Easy electronic access to information has become one of the most powerful business tools an organisation can have. As a result, many companies are amassing gargantuan volumes of data that is not only expensive to maintain, but extremely difficult to manage.
According to a March 2001 investigation by Forrester Research, storage capacity in Global 3,500 companies is growing at 52% a year and, by consequence, storage now accounts for 75% of the total hardware budget. Analysts at Gartner, meanwhile, predict that unless IT departments change their storage strategy, their costs could quadruple over the next four years, even once the falling costs of storage devices has been taken into account.
This means IT managers are increasingly being called upon to justify further investment in storage when budgets in most other areas of IT have dried up. Consultants, storage companies and analysts agree that, as with servers, consolidating islands of storage into one central location on a network can help organisations get more value from their existing – and future – storage investments.
Forrester estimates that the five-year cost of centralised networked storage for 5 terabytes (TB) of data is around $10 million, compared with $14 million for storage systems that are scattered piecemeal around an organisation, with savings on the cost of both people and the management of storage devices.
This was the case at UK publishing group Financial Times Newspapers (FTN). “We’ve dramatically reduced our storage costs,” says Alan Murphy, IT director at FTN. “Whereas before we maintained multiple copies of data across the servers, we now have just one central source. By consolidating the information, we are saving approximately £50,000 a month.”
According to Murphy, FTN did this by ridding itself of its existing, heterogeneous network of storage devices and consolidating the 11 TB of information used by its Unix and NT servers on to a single fibre-connected Symmetrix RAID (redundant array of independent disks) system from storage giant EMC. FTN has also improved how efficiently it uses its storage capacity. The Symmetrix system has a potential capacity of 70 TB, and the storage architecture provides the ability to add in extra storage servers for file serving if required.
Financial Times Newspapers’ approach to centralising storage is not the only one. Better technologies to support shared storage across a network are also emerging. For example, corporate-wide storage architectures can be based on storage area network (SAN) technology, which links servers directly to multiple storage subsystem devices via a high-speed fibre channel. According to Forrester Research, this can help reduce overall costs by as much as 30%.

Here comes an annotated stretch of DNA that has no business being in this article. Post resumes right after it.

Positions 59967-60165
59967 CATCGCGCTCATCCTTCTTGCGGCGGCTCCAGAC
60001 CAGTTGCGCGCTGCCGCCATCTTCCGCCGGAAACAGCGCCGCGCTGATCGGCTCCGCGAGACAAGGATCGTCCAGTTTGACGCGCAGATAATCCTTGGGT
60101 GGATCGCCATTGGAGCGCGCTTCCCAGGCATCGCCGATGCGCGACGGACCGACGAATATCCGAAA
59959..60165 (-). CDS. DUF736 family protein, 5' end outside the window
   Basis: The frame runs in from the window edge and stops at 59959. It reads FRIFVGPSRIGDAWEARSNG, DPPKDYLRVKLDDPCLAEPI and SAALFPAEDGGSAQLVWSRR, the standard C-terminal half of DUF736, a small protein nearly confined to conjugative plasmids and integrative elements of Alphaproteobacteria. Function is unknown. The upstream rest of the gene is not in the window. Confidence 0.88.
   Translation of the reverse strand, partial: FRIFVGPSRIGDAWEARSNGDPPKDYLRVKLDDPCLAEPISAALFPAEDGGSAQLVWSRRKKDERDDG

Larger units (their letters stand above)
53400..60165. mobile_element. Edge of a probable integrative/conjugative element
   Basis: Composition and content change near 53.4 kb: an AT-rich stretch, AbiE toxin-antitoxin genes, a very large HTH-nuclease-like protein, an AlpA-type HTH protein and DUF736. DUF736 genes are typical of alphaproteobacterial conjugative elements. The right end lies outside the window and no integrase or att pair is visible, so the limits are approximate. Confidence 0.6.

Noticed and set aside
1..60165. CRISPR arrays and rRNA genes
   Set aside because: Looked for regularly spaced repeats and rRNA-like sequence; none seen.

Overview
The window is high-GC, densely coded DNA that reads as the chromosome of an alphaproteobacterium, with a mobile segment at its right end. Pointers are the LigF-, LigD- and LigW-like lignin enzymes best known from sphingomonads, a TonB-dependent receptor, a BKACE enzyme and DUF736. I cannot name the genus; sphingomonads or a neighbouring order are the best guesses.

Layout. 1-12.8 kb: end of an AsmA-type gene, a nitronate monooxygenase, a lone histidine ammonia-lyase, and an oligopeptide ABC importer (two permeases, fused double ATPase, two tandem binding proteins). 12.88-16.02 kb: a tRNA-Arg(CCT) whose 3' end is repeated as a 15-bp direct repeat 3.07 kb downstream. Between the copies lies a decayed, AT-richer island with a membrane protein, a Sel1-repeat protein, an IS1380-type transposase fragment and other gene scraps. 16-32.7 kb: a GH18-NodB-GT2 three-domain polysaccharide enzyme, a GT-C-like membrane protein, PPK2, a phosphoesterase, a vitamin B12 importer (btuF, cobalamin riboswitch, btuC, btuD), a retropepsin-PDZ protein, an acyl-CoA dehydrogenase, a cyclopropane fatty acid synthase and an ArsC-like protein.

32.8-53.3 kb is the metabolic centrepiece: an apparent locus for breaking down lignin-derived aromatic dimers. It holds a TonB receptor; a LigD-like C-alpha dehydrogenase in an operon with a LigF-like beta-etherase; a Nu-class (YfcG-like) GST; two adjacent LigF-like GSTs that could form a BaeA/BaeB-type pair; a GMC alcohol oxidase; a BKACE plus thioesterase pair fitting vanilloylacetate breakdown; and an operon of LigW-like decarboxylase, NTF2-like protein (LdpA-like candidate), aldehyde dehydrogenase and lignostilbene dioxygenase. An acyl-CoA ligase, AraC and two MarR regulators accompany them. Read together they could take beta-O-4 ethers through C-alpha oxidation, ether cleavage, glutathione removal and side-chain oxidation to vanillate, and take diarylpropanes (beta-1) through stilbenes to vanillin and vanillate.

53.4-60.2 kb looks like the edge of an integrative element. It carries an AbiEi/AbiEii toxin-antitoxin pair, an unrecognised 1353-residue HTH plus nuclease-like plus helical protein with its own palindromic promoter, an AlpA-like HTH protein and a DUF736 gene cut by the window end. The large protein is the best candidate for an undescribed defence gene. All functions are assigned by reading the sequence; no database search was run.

Another approach is network-attached storage (NAS), where organisations simply bolt on highly-optimised file-server storage systems to their existing networks. Many companies actually favour a hybrid approach, where large volumes of files reside on a dedicated SAN, but NAS devices can handle less data-hungry applications.
Since most organisations will have a combination of storage systems – whether NAS or SAN – from a combination of different vendors, simply centralising storage onto a network does not eliminate the management issue. To get the promised benefits of reduced costs and increased capacity from networked storage, a number of storage system and software suppliers now hail ‘virtualisation’ as the most effective approach to managing a hybrid storage architecture.
Virtualisation software, proponents claim, can remove the limitations imposed by different hardware and operating systems, and create a single, flexible pool of storage that is available to all servers. However, many of the benefits of the technology have been clouded by hype, and most of the functions offered have been around for some time in standard storage management software.
Systems vendor IBM, for one, has chosen to stay away from the term ‘virtualisation’. “We’re not using the term virtualisation, because there’s no agreement in the market about what it actually means,” says Sergio Resch, IBM’s marketing manager for disk and networked storage systems in Europe, the Middle East and Africa. “There are plenty of products around today that give the server a virtual view of data. So we’re asking the customer, ‘OK, what do you mean by virtualisation?’ And we’re finding that some of them want a storage device that can connect to different operating systems, while others want management software that can glue together different storage resources.”
Jason Phippin, product manager with storage software company Veritas, takes a similarly sceptical view. “We’ve been supplying virtualisation technology for 15 years. It’s a myth that it goes hand in hand with SANs – virtual storage has been around in the data centre environment for a long time.”